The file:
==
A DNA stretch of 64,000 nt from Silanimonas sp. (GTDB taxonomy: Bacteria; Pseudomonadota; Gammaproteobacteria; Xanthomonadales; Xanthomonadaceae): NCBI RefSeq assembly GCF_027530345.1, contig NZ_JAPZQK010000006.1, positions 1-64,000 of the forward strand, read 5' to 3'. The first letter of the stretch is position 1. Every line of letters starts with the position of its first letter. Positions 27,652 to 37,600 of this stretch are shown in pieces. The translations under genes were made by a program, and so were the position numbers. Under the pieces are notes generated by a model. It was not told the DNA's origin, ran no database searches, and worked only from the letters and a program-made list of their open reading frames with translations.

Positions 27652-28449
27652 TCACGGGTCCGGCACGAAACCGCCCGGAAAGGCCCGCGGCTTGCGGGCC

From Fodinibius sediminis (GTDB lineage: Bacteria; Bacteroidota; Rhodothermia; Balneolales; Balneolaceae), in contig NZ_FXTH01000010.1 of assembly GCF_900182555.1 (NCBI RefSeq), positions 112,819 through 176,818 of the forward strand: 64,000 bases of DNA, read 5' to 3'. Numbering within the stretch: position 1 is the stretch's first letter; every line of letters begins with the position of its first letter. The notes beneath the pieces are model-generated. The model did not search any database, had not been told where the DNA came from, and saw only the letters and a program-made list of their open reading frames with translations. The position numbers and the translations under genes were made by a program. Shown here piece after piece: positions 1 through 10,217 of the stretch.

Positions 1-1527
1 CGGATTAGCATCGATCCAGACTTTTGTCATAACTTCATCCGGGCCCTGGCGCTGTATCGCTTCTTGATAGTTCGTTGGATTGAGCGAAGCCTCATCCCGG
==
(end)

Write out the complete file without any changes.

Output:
A DNA stretch of 64,000 nt from Silanimonas sp. (GTDB taxonomy: Bacteria; Pseudomonadota; Gammaproteobacteria; Xanthomonadales; Xanthomonadaceae): NCBI RefSeq assembly GCF_027530345.1, contig NZ_JAPZQK010000006.1, positions 1-64,000 of the forward strand, read 5' to 3'. The first letter of the stretch is position 1. Every line of letters starts with the position of its first letter. Positions 27,652 to 37,600 of this stretch are shown in pieces. The translations under genes were made by a program, and so were the position numbers. Under the pieces are notes generated by a model. It was not told the DNA's origin, ran no database searches, and worked only from the letters and a program-made list of their open reading frames with translations.

Positions 27652-28449
27652 TCACGGGTCCGGCACGAAACCGCCCGGAAAGGCCCGCGGCTTGCGGGCC

From Fodinibius sediminis (GTDB lineage: Bacteria; Bacteroidota; Rhodothermia; Balneolales; Balneolaceae), in contig NZ_FXTH01000010.1 of assembly GCF_900182555.1 (NCBI RefSeq), positions 112,819 through 176,818 of the forward strand: 64,000 bases of DNA, read 5' to 3'. Numbering within the stretch: position 1 is the stretch's first letter; every line of letters begins with the position of its first letter. The notes beneath the pieces are model-generated. The model did not search any database, had not been told where the DNA came from, and saw only the letters and a program-made list of their open reading frames with translations. The position numbers and the translations under genes were made by a program. Shown here piece after piece: positions 1 through 10,217 of the stretch.

Positions 1-1527
1 CGGATTAGCATCGATCCAGACTTTTGTCATAACTTCATCCGGGCCCTGGCGCTGTATCGCTTCTTGATAGTTCGTTGGATTGAGCGAAGCCTCATCCCGG